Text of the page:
- Personal Development -

Doing Something Rash

|

Maybe it’s my imagination, but I’ve begun to notice this weird phenomenon in my editing work. If I start working on an interesting story, or I get into researching a new topic, I’ll often have some sort of direct personal experience with the subject matter. Some of these serendipitous encounters are quite pleasant. Others, not so much.

About six months ago, I started looking into doing an article on Candida albicans – a type of naturally occurring fungal microorganism that can overgrow in our bodies, generating all sorts of health problems, from digestive disorders to respiratory problems to fatigue.

Candida overgrowth (or Candiasis) apparently affects millions of people. Some doctors dismiss it as an imaginary problem or a “fad” diagnosis, while others see it as a hidden epidemic and are keenly interested in how this internal imbalance gets started, the impacts it has, and how it can best be avoided and resolved.

The topic of Candida originally surfaced when we began planning the article on intestinal flora that appeared in our last issue (“Gut Check,” May/June 2003). We knew we wouldn’t have enough space to go into detail on Candida there, but I thought it might make a good story down the road. A few friends and one of my sisters had tangled with Candida in the past, and all said that they wished they’d had far more information about their foe from the beginning. So I looked into it a little, and as I started turning up interesting facts about the condition, I just kept filing them away in my “future articles” file.

I’ll backtrack now and say that a few weeks before any of this started, I had developed a mild (but annoyingly flaky) rash on my chin. Rashes are extremely unusual for me, and when this one came up, I tried everything in my natural-health arsenal against it, from calendula to vitamin E. It didn’t budge.

Suspecting it might be stubble-burn from kissing my boyfriend, I withheld my affections for a week or two and, on a pal’s suggestion, donned a nightly “beard of lotion” in an effort to heal it. No dice. (Sorry about that, hon, but it worked for Lisa when she dated a stubbly guy.)

Finally, thinking it might be a food sensitivity, I took a dietary approach. First I tried cutting out milk. Then, in turn, I cut out most other common allergens: sugar, wheat, eggs, corn, soy and peanuts. Still the rash. I figured it must be hormonal or something.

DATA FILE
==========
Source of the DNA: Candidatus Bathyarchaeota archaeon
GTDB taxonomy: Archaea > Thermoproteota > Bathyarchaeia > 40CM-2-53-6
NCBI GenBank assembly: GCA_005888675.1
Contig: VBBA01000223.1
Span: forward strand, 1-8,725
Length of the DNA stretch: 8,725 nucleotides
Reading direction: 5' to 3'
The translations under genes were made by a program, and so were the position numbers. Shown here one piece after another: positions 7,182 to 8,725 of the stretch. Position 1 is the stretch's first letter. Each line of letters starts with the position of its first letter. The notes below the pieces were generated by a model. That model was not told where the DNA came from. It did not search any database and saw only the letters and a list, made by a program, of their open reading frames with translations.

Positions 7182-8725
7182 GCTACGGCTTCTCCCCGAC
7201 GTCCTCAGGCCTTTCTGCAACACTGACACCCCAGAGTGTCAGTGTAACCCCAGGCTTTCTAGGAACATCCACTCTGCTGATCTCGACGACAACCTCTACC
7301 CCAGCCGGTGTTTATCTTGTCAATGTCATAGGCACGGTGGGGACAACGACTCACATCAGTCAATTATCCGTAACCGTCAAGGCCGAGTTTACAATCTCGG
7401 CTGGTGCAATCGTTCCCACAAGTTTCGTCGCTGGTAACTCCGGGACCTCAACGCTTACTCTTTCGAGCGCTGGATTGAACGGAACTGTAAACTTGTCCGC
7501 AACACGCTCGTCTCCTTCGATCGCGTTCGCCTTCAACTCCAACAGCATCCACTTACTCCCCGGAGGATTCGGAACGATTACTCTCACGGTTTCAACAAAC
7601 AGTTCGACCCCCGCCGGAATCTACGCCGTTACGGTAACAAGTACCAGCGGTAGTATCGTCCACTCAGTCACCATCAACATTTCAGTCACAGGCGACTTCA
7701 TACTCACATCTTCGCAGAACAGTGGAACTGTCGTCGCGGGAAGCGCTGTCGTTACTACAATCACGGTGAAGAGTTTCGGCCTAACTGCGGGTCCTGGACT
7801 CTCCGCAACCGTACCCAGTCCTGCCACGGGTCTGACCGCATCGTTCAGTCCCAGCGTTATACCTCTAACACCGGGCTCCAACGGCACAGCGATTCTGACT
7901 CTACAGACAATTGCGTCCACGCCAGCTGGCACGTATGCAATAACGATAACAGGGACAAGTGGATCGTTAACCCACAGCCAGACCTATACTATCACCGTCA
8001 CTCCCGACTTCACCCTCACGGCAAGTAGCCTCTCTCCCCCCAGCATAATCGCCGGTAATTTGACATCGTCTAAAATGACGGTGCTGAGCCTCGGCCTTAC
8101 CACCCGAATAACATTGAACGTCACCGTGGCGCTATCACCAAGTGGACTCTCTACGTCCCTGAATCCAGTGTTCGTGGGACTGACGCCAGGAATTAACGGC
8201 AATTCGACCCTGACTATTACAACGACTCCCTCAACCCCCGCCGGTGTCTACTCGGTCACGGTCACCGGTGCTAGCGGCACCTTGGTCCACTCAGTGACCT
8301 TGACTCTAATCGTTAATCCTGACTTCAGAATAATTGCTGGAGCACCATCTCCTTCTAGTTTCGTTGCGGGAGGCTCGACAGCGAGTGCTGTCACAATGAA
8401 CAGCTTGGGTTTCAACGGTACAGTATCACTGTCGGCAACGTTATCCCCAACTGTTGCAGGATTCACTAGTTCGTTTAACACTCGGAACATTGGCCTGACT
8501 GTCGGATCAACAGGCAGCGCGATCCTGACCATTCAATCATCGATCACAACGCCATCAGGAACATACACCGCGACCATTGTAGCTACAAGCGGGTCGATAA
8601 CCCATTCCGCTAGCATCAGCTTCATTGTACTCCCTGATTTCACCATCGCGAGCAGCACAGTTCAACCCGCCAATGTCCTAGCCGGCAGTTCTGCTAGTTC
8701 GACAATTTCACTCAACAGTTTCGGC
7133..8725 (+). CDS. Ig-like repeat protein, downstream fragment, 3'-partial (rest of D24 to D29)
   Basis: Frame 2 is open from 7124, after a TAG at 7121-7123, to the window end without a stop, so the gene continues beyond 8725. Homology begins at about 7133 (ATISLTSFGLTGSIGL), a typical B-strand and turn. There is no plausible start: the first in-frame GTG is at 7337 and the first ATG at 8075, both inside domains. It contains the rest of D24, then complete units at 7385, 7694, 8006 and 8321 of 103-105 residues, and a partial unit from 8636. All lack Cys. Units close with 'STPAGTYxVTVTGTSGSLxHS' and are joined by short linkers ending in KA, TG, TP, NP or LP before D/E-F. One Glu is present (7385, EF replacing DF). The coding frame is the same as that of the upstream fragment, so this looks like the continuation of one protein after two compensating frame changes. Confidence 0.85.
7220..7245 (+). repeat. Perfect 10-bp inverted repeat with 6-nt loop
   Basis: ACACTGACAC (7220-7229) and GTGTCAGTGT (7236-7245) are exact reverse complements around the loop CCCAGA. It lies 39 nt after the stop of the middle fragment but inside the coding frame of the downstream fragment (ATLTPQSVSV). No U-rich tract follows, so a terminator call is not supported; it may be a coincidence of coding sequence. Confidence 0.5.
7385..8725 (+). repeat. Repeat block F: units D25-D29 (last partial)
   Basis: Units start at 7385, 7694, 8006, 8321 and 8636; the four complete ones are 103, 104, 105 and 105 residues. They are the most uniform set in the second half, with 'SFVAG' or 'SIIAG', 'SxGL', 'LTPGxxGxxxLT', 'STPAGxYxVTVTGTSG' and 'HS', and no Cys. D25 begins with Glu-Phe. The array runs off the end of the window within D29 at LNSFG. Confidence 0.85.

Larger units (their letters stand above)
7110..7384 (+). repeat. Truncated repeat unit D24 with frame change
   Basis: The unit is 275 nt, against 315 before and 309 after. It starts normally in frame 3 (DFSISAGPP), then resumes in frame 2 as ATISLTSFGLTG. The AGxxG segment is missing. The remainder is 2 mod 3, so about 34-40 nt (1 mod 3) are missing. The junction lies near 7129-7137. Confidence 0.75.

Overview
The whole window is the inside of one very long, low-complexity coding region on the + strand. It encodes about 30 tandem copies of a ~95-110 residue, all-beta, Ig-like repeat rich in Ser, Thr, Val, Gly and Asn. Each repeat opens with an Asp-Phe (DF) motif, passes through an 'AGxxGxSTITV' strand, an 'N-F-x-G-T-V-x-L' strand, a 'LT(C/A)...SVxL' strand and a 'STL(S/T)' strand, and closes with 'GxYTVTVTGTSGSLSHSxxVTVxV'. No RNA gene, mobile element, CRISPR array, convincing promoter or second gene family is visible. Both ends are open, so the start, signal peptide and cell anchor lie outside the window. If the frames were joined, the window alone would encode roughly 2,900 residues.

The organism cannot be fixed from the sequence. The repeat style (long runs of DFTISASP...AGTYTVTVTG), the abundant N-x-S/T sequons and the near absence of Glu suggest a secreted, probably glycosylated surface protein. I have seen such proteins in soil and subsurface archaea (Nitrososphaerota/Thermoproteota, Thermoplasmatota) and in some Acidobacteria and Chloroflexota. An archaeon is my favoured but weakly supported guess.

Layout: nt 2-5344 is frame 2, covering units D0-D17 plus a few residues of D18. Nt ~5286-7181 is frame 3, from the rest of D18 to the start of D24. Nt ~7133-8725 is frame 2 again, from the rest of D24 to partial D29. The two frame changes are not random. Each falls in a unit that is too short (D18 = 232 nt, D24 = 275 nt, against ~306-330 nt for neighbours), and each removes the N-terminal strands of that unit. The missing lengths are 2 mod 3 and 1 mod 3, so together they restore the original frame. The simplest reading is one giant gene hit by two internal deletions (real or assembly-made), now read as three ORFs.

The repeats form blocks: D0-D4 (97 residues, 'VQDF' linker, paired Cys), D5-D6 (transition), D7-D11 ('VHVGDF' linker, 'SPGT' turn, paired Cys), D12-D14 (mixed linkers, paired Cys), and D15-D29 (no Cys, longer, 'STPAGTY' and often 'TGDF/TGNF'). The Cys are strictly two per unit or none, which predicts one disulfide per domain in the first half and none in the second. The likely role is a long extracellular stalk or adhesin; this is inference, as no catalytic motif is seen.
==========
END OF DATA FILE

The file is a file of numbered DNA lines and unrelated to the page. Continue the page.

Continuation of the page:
Before long, my inner ears and throat started itching. My digestion got a little off kilter. I started craving sugar (which I almost never eat). I couldn’t figure it out. What was going on here? Then one night, I sat up in bed and said, “Candida!”

I don’t know why it didn’t strike me before. But once I had made the connection, I was a woman on a mission. I got up, went down to my office, dug through my file, booted up my computer and started researching. What I found encouraged me: I could address my suspected imbalance mostly with a low-glycemic diet and a few herbs.

Unfortunately, for the first stage of the anti-Candida diet (which lasts until one’s symptoms are reduced by 50 percent), I had to simultaneously cut out just about everything: sugar for sure, but also alcohol, fruit, coffee, many grains and flours, most milk products, fermented products and virtually anything else that wasn’t a non-starchy vegetable or lean meat. It was one of the most stringent and challenging eating plans I’ve ever followed in my life, but within a week, my rash and itchiness totally disappeared, and I felt a ton better. I proceeded with stage two of the diet, which was somewhat easier.

The last few weeks of anti-Candida eating have been tough, but educational. I discovered there are a lot of very appetizing things you can do with vegetables, for one thing. I also gained a new respect for my body’s complex and delicately balanced chemistry.

In truth, I can’t say for sure whether I was actually dealing with Candida (I never got an official diagnosis from a doctor), but evidently, whatever I did worked. And in retrospect, that frustrating rash was a gift. It forced me to pay attention to an internal challenge with which my body had obviously been struggling for quite some time, and it inspired me to improve my eating habits.

This issue of EL is one big invitation to explore and embrace challenges of all kinds. As for me, I’ve had enough challenges for one season. That’s why next issue (thank heavens) we’re focusing on “success.” We’ll squeeze in the article on Candida somewhere, though – and if you have any challenges of your own you’d like us to tackle, just give us the heads up!

Pilar Gerasimo is the founding editor of Experience Life.

Leave a Comment